<> Local college research not feeling bite of shutdown – yet | The Daily Gazette
 

Subscriber login

News

Local college research not feeling bite of shutdown – yet

Local college research not feeling bite of shutdown – yet

Federally-funded research could stall
Local college research not feeling bite of shutdown – yet
Construction of the Science & Engineering building at Union College continues on July 26.
Photographer: Marc Schultz

CAPITAL REGION -- The federal government shutdown has yet to seriously harm ongoing research at Capital Region colleges and universities, but officials worry the longer the shutdown lasts the greater the impacts will be.

As the shutdown stretches into its third week, concerns continue to mount among college and university officials and academics that federally-funded research will stall. Already, new grant awards are indefinitely delayed in a handful of affected government agencies and the back-and-forth between researchers and their federal partners has ground to a halt.

For now, academic research at area schools has largely moved forward. But that could change if the shutdown continues and payments to colleges don’t get filled and new research or renewed projects fail to get launched.

“The majority of the University at Albany’s federally-funded research should continue in the immediate future but cannot be assured if the government shutdown is prolonged,” UAlbany spokesman Mike Nolan said in a prepared statement.

The statement said college officials expected “there will be little to no support” from federal workers in closed agencies who manage grants and research programs, answer questions from researchers and approve requests during the course of a grant’s life.

The statement suggested eventually the shutdown could force budget decisions at the region’s largest university.

“Long term, the shutdown could cause delays in new funding decisions,” according to the UAlbany statement.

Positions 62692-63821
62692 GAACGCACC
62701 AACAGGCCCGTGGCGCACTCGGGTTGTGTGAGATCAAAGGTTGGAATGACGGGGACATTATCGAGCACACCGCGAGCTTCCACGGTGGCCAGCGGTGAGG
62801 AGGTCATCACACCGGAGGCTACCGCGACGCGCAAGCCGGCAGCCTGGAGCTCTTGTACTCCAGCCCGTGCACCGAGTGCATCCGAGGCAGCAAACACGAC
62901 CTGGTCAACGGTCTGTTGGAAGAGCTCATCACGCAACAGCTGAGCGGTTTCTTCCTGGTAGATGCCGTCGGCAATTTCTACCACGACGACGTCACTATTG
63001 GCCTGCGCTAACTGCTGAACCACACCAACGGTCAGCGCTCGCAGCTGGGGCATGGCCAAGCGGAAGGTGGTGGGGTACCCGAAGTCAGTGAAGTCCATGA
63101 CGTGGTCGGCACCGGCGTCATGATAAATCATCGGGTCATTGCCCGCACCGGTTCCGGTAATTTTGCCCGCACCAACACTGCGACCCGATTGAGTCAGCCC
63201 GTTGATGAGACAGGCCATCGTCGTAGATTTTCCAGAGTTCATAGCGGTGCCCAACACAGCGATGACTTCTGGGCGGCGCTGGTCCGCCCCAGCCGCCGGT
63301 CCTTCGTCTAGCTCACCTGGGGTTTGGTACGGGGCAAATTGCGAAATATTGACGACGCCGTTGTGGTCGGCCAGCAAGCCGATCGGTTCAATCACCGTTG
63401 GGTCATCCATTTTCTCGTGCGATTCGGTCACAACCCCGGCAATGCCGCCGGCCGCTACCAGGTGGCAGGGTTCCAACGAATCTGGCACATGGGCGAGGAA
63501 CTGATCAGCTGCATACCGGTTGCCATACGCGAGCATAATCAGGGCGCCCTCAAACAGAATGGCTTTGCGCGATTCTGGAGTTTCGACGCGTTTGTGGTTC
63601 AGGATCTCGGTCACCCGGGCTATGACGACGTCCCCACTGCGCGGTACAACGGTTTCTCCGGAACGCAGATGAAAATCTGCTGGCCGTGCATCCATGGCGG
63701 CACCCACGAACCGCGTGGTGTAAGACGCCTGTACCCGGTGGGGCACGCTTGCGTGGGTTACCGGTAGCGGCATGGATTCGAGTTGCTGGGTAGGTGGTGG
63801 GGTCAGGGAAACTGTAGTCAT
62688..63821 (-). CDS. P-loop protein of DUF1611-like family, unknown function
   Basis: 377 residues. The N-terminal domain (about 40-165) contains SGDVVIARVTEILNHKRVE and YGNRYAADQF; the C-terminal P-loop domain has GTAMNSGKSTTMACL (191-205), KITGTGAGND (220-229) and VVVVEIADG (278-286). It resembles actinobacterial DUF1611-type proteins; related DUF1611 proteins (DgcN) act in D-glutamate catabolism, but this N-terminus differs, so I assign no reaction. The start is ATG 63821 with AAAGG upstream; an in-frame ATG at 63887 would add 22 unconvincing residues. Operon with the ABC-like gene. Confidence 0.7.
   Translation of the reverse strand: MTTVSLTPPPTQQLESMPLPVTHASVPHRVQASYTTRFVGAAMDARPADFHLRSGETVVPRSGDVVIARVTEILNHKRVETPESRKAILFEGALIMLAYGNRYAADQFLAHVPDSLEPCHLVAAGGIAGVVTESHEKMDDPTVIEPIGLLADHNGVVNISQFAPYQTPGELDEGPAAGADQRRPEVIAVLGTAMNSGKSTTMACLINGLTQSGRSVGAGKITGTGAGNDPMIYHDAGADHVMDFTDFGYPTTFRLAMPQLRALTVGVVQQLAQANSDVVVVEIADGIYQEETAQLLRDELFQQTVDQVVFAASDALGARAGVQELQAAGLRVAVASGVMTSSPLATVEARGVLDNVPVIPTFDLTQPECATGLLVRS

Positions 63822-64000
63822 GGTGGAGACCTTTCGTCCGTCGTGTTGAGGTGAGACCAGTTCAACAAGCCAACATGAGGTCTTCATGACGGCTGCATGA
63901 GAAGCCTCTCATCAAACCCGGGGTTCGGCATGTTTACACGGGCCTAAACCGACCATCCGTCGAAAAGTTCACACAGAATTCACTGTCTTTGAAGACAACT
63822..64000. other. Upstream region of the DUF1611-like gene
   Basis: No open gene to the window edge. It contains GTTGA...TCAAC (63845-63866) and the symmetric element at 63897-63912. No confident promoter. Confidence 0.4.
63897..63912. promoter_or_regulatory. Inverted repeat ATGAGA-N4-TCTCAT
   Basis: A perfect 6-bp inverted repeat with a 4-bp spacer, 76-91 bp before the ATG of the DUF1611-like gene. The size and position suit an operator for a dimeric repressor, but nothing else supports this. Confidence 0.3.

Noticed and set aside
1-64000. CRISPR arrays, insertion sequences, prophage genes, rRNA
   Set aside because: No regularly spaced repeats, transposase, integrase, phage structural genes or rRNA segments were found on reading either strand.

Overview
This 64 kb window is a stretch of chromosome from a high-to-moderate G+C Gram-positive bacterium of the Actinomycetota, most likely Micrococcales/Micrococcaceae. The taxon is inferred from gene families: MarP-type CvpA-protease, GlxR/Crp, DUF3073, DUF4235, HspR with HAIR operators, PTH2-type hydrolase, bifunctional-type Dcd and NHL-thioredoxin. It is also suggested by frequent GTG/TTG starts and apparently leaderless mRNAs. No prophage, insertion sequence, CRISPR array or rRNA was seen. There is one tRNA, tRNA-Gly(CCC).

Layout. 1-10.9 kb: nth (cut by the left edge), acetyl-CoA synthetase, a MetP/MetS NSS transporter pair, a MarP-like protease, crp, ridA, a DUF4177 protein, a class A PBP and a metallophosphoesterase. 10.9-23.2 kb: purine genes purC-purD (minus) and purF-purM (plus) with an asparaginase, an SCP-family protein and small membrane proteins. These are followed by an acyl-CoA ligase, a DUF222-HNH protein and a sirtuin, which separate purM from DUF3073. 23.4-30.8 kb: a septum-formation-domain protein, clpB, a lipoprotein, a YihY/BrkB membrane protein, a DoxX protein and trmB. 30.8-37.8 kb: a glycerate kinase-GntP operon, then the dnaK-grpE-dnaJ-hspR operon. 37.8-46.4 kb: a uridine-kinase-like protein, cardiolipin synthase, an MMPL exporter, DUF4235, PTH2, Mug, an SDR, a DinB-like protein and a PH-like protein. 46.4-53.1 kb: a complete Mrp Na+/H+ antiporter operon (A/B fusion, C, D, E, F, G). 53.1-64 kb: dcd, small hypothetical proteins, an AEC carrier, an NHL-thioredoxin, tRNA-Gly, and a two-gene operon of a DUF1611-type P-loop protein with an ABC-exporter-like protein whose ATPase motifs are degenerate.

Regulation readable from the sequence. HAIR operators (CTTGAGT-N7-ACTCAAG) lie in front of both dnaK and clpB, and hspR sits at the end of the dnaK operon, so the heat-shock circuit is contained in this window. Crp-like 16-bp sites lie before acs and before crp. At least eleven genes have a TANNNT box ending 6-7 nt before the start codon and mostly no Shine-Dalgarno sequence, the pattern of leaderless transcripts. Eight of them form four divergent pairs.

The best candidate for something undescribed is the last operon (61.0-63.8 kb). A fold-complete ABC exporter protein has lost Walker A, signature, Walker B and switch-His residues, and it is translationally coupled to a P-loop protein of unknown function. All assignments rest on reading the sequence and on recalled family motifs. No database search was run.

Spokespeople at Union College and Skidmore also said there has not yet been an impact on ongoing research but that if the shutdown continues concerns about research funding will continue to grow.

“At this time, we’re not aware of the shutdown having an impact on the federal grants Skidmore receives,” Skidmore spokeswoman Lisa Haney said in a statement. “Like other institutions and organizations across the country that might be affected, we are concerned and continue to monitor the situation.”

Union and Skidmore colleges both received between $2 million and $3 million in government grant funding during the 2016-2017 school year, according to financial audits, though not all government grants have been affected by the shutdown. The federal Department of Education, which funds a massive portfolio of student loans, has been funded for the remainder of the fiscal year. The National Institutes of Health, a major source of research funding, has also been funded for the year.

Rensselaer Polytechnic Institute, which did not respond to a request for comment on Tuesday, has far and away the largest reserach budget of the area's private colleges. During the 2016-2017 school year, the college received nearly $45 million in federal grant funding, according to a college financial statement. 

The government agencies that are closed under the shutdown, including NASA, the Department of Agriculture, the National Oceanic and Atmospheric Administration and the National Endowment for the Humanities, have warned researchers that operations will be indefinitely curtailed until a funding resolution is reached.

At the National Science Foundation, for example, new funding proposals can be submitted but will not be reviewed. The peer-review panels set up to review grant research have been canceled. And while researchers working under existing grants can continue that work, the federal agency cannot authorize expenses not already approved or reimburse expenses already accrued.

“Unfortunately, considerable uncertainty exists surrounding a lapse in appropriations,” according to a memo posted to the NSF website. “[Grant] proposers and awardees are strongly encouraged to monitor news outlets to determine if the federal government, and therefore NSF, is open for business.”

View Comments
Hide Comments
0 premium 1 premium 2 premium 3 premium 4 premium article articles remaining SUBSCRIBE TODAY

You have reached your monthly premium content limit.

Continue to enjoy Daily Gazette premium content by becoming a subscriber.
Already a subscriber? Log In